Fraser Forum

Newfoundland and Labrador government squanders another opportunity to reduce crushing debt

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Newfoundland and Labrador government squanders another opportunity to reduce crushing debt

The Furey government released Newfoundland and Labrador’s 2024/25 budget on Thursday. With robust revenue growth and spending already at high levels, the government had an opportunity to return to budget balance and begin paying down debt. Unfortunately, it chose a different path, namely the same old approach of higher spending and mounting debt.

The government projects a deficit of $152 million in the coming year, in addition to the $433 million projected deficit for the current year. Again, while these deficits are relatively small compared to other recent budgets in the province, this year the government had an opportunity to substantially strengthen the province’s fiscal position.

In the pre-budget period, we argued that Newfoundland and Labrador should restrain spending and return to a balanced budget to begin making progress on the provincial debt burden.

Under this scenario, if the province had restrained its spending plans, strong revenue growth of 7.8 per cent in 2024 would have generated a return to budget surplus. For example, if the government simply held the spending increase to the rate of inflation and population growth, a small surplus would be in the forecast and the province could’ve avoided significant debt accumulation.

In fact, the government last year promised a return to surplus this year. Instead, it will increase program spending (total spending minus debt interest costs) by 5.3 per cent this year. On a per-person basis, total spending will increase to $19,238, the highest of any province in Canada. This spending hike is the reason the province remains in the red.

As a result, Newfoundland and Labrador is once again kicking the can down the road when it comes to provincial debt. According to the budget, net debt will grow by almost $600 million. On a per-person basis, total provincial net debt will reach a projected $32,807 by the end of the fiscal year—also the highest level in Canada. Our previous analyses, which concur with Canada’s Parliamentary Budget Officer, show that Newfoundland and Labrador’s debt situation is unsustainable. This budget perpetuates that problem.

The budget does include a modest bit of good news, but with serious caveats. The government plans to contribute to the province’s “Future Fund,” which provides an opportunity to save some of the province’s natural resource revenues. Research has shown that simply funnelling natural resource revenues into the yearly budget leads to runaway growth in government spending and an unsustainable boom-and-bust cycle in provincial finances. Unfortunately, with an ongoing provincial deficit and projected increase in debt, this year’s contribution to the fund ($72.4 million) will have limited long-term impact.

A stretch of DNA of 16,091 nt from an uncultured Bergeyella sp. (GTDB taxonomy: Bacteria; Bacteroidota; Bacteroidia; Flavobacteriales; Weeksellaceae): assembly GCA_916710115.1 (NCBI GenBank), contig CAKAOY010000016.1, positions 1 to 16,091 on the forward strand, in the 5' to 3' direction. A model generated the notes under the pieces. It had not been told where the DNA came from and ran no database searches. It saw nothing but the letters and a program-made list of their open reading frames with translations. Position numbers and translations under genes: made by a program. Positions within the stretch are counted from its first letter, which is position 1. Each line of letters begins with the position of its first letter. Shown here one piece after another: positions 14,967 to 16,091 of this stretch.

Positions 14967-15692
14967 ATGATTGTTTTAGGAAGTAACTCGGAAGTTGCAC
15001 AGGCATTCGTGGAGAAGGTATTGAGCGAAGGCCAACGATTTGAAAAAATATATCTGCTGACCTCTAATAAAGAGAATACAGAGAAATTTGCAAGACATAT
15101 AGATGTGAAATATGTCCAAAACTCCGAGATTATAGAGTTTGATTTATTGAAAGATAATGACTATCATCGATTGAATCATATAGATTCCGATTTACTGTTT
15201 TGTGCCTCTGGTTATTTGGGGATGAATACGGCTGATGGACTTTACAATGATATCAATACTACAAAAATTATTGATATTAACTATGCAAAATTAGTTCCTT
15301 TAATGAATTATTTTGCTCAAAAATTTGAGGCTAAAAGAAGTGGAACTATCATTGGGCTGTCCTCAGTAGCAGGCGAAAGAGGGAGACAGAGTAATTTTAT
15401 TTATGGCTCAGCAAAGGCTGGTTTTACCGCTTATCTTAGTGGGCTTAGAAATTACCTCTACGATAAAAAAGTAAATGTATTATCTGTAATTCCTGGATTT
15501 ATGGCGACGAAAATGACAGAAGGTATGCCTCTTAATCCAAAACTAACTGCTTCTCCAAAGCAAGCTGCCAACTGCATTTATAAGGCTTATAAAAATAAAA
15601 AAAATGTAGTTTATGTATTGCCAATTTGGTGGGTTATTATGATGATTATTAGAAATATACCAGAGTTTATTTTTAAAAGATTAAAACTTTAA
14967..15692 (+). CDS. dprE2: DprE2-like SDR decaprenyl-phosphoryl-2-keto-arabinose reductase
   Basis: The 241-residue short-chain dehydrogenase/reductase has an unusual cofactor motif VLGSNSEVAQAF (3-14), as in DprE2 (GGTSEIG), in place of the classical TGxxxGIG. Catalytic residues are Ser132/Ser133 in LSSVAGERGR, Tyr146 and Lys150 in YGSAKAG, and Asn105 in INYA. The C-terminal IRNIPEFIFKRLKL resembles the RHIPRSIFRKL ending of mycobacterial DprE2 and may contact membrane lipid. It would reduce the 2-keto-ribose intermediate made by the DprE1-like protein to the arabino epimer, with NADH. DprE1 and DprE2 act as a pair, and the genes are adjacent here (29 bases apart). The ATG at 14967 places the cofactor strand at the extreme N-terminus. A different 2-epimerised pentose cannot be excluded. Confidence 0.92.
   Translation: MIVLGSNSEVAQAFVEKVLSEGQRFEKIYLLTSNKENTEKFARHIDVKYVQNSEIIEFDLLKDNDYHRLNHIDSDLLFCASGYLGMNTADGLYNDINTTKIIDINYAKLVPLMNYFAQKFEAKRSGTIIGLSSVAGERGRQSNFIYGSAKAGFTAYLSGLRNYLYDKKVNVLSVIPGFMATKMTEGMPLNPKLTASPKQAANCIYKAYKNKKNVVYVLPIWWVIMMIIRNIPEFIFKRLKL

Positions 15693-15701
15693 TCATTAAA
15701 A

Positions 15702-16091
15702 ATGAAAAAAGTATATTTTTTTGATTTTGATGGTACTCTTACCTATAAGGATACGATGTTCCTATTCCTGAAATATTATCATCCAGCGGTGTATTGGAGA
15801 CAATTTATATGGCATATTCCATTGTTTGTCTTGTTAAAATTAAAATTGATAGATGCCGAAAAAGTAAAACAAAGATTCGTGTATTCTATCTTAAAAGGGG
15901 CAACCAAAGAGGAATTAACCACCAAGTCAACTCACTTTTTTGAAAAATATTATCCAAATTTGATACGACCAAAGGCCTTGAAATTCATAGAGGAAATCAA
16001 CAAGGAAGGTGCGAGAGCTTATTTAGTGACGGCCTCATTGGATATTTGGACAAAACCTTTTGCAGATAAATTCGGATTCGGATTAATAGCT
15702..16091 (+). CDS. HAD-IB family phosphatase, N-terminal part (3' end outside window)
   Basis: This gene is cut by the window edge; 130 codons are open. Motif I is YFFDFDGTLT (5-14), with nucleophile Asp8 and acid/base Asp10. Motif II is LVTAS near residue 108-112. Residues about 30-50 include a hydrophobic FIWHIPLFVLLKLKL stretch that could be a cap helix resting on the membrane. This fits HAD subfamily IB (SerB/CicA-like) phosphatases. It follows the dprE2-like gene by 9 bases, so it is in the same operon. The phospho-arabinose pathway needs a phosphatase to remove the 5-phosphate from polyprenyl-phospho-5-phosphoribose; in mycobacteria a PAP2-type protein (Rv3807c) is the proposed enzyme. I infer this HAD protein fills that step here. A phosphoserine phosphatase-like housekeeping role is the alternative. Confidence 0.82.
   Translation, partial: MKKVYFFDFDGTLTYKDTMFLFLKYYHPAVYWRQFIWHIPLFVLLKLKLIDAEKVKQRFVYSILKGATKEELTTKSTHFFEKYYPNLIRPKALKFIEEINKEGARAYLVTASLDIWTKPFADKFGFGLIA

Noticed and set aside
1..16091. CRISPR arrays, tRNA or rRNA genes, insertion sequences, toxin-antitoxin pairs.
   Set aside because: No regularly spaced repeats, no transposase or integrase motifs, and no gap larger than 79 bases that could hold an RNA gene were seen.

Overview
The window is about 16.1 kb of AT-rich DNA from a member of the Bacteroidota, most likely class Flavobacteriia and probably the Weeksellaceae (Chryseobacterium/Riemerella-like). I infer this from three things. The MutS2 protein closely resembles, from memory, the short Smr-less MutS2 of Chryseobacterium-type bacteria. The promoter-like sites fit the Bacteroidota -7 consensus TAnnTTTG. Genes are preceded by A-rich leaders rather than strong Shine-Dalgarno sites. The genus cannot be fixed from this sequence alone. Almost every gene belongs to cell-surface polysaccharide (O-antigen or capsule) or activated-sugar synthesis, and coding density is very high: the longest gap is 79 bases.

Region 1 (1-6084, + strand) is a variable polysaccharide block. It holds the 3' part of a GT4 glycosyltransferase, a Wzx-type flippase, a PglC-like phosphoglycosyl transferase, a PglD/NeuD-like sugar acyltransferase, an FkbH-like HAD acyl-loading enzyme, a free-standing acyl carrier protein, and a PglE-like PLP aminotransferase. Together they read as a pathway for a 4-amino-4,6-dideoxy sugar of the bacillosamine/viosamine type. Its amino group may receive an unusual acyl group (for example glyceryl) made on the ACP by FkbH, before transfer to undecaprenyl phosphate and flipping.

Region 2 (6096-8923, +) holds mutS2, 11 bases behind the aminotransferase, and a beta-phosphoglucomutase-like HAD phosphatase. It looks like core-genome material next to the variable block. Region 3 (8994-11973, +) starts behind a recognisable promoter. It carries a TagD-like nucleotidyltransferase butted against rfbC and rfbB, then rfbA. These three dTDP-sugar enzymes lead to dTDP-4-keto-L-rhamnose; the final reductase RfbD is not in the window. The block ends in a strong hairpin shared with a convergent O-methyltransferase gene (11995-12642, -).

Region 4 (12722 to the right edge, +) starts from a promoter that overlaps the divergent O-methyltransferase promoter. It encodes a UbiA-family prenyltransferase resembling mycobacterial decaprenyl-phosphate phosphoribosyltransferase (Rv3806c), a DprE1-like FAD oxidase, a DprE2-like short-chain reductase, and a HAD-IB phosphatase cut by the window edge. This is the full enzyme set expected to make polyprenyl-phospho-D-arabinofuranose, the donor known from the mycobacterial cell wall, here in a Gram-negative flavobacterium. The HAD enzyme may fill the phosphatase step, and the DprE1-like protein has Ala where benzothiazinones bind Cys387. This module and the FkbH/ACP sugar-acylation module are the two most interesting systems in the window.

To be sure, the Future Fund has the potential to deliver long-term benefits to residents of the province, but the government undermines these efforts with its policy of ongoing debt and deficits, in addition to other concerns over the relatively loose rules for future withdrawals from the fund.

Finally, the budget includes a reduction in the small business tax rate, from 3.0 per cent to 2.5 per cent. While this will provide modest relief to some businesses, the province remains relatively uncompetitive compared to its peers on both business and personal income taxes. Like the Future Fund, this is an example of where the value of a policy change is muted by the province’s overall fiscal approach. Given that this tax change is being enacted amid high spending and a debt increase, it’s more likely that tax increases—not reductions—will be the norm in the province’s future.

The Furey government is positioning the budget as a good news event, with a relatively small deficit and modest tax measures. However, when one looks below the surface, it’s clear that Newfoundland and Labrador is repeating the fiscal mistakes of the past. Planning to balance the budget in the future rather than now, while funnelling most natural resource revenues into an expanded size of government, all while increasing spending and debt, is an approach that has been tried time and time again. Until this cycle is broken, Newfoundland and Labrador will retain its status as the most indebted province in Canada.